MIXMASTERMACHOM

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Tunes nailed it. Do as you're told at that time. It's their dime. My issue is when it makes the DJ look bad. You will be the one that gets the blame. Even if you try to explain the situation to the guests most will still say it's your fault. Sad but true fact. Not much can be done to not make yourself look bad. As for getting on the mic and trying to make the other person look bad, all that will do is make you look like a tacky DJ.

You can say this is the clients selections and be done with it after that. To add to it, just say I hope you enjoy them or simply ask the crowd are you having a good time.

The thing I was looking to happen was after they have eaten to build up to a packed dance floor with people going crazy. That wasn't going to happen after they finished eating and I knew it. What happened is exactly what I knew was going to happen. A lot of people left and I don't blame them for leaving. It's just that I know somewhere in their minds they said to themselves they wouldn't hire that DJ.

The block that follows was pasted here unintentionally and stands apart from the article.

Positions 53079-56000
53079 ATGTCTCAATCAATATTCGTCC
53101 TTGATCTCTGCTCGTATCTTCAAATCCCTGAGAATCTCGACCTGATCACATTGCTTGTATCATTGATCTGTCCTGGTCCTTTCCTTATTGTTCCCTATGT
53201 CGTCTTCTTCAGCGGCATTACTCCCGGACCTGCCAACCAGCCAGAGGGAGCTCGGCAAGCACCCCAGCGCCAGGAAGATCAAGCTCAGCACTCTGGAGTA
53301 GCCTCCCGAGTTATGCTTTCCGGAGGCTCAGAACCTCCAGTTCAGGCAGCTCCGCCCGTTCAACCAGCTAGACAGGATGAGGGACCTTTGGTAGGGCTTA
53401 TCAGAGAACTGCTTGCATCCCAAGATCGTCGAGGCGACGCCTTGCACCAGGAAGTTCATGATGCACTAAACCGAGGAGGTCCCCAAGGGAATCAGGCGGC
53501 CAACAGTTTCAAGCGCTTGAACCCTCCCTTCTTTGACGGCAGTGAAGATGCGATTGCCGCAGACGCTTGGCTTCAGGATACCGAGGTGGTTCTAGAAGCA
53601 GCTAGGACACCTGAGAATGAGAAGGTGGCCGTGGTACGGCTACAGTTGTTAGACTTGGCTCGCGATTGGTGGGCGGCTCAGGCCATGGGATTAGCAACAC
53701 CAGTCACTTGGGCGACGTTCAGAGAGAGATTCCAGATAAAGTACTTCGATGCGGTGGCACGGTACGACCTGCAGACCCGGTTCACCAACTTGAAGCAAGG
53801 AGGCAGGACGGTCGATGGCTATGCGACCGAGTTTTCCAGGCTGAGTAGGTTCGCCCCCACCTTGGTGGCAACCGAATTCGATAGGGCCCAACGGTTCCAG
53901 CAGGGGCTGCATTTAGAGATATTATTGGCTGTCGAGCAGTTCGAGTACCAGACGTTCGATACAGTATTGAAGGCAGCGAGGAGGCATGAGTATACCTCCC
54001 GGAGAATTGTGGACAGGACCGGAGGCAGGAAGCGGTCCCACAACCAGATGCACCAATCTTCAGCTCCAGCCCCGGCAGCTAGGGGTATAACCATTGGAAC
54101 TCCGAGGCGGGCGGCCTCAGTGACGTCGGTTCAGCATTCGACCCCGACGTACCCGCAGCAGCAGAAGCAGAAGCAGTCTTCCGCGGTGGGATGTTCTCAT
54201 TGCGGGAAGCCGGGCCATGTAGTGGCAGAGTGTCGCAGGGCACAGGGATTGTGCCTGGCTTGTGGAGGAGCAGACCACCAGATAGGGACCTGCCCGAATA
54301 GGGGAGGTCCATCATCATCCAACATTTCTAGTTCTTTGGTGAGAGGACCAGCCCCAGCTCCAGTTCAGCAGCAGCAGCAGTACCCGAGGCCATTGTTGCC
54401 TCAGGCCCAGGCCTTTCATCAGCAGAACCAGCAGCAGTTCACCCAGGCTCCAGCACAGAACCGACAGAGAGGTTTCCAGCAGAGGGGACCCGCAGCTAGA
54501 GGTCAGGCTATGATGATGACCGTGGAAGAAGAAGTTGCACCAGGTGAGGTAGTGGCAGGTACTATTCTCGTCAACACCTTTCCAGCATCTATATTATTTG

Proformance

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You will be the one that gets the blame.
Really?
Who are these DJ Police and why have I not seen them at my gigs?

If "looking bad" is a concern for us - it's because we bring that burden into the room with us. It was not there before we arrived.
If you have this fear it's already with you wherever you go. You will post hypothetically about it online, build whole sections of your contract around it, and bring it up everytime you talk to propects & clients about your "DJ knows best" security blanket.

14 days from now you won't remember who gave you what for Christmas but, you'll remember that dude from 5 years ago who didn't like your variety of dinner music and demanded a change. :)
 
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djcrazychris

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Lolol you dum dums can sit there looking like saps all u want... wollowing in the bad light the client put you in... my way is done with kindness and CLASS and in a flattering way to my client...but lets the guests know what page we are on